Washington, D.C. — Cynthia Brown, Vice President for Education Policy at the Center for American Progress, wrote the following op-ed published in today’s New York Times on improving teaching quality by addressing structural problems in our education system:
Americans are frustrated with the poor academic performance of our students. Study after study details how our students fail to stack up against their peers in other countries. Just this week a report estimated that more than 1 million students dropped out of the class of 2010.
The U.S. needs more rigorous teacher training programs with higher selection criteria.
Many politicians blame teachers or parents for disappointing education outcomes. But blaming these groups misses the structural problems in our education system that produces a teaching force of mixed quality and consequently diminished status. If we want to make teaching a more desirable career option for the best and the brightest, here’s what we need to do:
First, we must improve teacher preparation. Many of the highest performing education systems in the world are very selective about who gets into their teacher training programs. In the U.S., almost anyone can get into and complete a preparation program. Colleges should study the newer alternative training programs like Teach for America and the New Teacher Project, which have designed rigorous selection criteria and produce teachers ready for the classroom.
Second, we must strengthen teacher evaluations. Most evaluations of teacher performance are perfunctory at best. Some states and districts have begun to develop more meaningful evaluation systems but more work needs to be done. The best evaluations measure a teacher’s impact on student learning in a variety of ways so that educators get accurate information on how they’re doing and how they can improve.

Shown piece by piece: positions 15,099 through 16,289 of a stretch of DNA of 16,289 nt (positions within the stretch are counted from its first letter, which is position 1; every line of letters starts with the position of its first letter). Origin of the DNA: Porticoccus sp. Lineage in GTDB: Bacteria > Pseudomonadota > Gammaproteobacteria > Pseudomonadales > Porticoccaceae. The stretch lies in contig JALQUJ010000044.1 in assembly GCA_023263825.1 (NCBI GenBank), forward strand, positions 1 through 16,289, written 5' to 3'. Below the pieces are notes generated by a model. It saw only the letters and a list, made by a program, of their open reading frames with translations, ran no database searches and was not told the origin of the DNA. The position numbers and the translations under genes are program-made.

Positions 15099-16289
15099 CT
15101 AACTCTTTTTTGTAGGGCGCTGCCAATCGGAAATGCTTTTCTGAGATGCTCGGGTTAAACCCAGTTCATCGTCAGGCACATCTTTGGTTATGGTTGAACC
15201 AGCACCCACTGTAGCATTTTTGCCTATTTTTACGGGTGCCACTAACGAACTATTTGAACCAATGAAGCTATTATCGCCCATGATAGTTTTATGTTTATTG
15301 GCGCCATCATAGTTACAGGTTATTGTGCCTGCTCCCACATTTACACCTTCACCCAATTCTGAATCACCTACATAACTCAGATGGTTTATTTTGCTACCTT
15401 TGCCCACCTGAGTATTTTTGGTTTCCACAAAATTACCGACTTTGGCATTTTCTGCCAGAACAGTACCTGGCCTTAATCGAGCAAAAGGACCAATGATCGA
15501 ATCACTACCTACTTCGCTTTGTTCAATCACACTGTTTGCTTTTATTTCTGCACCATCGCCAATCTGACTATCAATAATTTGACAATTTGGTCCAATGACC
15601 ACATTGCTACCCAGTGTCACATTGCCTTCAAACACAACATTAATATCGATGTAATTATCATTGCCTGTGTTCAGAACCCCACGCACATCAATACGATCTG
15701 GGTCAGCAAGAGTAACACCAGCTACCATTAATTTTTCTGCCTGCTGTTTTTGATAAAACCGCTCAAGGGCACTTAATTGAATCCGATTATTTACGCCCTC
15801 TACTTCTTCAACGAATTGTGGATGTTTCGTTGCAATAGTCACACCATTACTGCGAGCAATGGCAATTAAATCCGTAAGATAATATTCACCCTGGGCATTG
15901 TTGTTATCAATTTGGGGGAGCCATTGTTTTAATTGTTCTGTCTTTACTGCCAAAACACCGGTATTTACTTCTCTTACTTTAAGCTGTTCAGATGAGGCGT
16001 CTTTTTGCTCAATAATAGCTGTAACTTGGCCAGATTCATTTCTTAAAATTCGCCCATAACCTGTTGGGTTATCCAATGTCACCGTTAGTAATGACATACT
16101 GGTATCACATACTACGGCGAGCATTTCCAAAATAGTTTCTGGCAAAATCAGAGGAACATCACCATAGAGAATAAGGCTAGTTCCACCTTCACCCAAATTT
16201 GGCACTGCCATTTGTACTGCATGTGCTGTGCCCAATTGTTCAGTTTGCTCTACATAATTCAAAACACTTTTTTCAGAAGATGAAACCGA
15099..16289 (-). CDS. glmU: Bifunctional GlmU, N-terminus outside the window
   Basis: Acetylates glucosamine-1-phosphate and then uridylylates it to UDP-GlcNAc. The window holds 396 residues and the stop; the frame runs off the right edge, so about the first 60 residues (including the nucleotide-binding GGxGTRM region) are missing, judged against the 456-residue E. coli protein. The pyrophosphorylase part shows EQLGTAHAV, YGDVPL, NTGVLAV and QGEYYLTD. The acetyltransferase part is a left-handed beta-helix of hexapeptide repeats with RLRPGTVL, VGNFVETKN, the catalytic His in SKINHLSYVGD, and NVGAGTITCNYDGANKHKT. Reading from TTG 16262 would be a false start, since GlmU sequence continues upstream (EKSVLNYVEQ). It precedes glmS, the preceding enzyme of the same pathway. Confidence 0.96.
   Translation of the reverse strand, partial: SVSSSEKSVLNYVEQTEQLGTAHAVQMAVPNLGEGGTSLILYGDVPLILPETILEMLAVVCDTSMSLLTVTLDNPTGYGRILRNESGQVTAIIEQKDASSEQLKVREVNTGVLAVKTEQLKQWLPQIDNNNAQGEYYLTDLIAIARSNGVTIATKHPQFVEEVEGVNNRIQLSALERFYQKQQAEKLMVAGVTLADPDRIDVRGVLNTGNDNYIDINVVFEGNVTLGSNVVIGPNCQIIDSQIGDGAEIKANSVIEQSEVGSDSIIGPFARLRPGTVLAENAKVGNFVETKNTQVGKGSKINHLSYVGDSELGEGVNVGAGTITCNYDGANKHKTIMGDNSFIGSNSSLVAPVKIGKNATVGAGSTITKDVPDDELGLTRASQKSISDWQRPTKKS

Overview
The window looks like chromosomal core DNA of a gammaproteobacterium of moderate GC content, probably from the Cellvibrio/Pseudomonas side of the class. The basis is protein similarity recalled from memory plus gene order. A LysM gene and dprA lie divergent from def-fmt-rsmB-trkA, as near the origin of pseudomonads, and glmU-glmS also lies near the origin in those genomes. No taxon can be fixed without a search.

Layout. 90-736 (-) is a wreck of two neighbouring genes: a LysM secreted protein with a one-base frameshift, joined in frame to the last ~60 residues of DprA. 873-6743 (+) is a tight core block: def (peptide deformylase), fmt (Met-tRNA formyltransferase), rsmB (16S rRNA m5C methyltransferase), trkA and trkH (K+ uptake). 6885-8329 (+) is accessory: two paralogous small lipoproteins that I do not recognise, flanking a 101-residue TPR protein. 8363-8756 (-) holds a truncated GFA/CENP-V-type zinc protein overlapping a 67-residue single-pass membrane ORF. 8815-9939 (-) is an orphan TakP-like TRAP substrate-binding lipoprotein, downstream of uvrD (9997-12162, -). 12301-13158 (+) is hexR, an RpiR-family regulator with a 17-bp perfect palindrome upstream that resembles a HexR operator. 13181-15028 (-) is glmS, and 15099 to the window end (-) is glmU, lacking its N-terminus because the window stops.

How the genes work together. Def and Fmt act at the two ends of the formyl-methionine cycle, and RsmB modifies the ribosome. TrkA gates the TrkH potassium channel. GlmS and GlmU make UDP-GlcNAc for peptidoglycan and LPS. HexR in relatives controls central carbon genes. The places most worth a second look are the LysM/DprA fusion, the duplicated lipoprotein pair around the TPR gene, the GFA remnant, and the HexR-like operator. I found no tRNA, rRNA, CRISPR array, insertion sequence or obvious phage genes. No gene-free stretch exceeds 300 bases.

Third, we must reform teacher pay and tenure. Unlike other professions, teachers are paid with little regard to their performance or responsibilities. Most are paid based on years of service and graduate school credits, both of which correlate little with students’ academic success. We need career ladders for teachers that allow them to stay in the classroom and extra pay for taking on difficult assignments. Most important, we need to compensate all teachers based on their success with student learning and other related measures.
Finally, we must improve professional development. Teachers, like all of us, learn on the job, but despite billions of dollars in spending each year, research has shown that the quality of professional development is quite poor. Policymakers need to demand more of school and district administrators.
If we fundamentally redesign our teacher workforce system and pay teachers significantly more for their success and responsibilities, our nation can attract many of our most able workers to the teaching profession and raise its status.
To read the full piece, click here.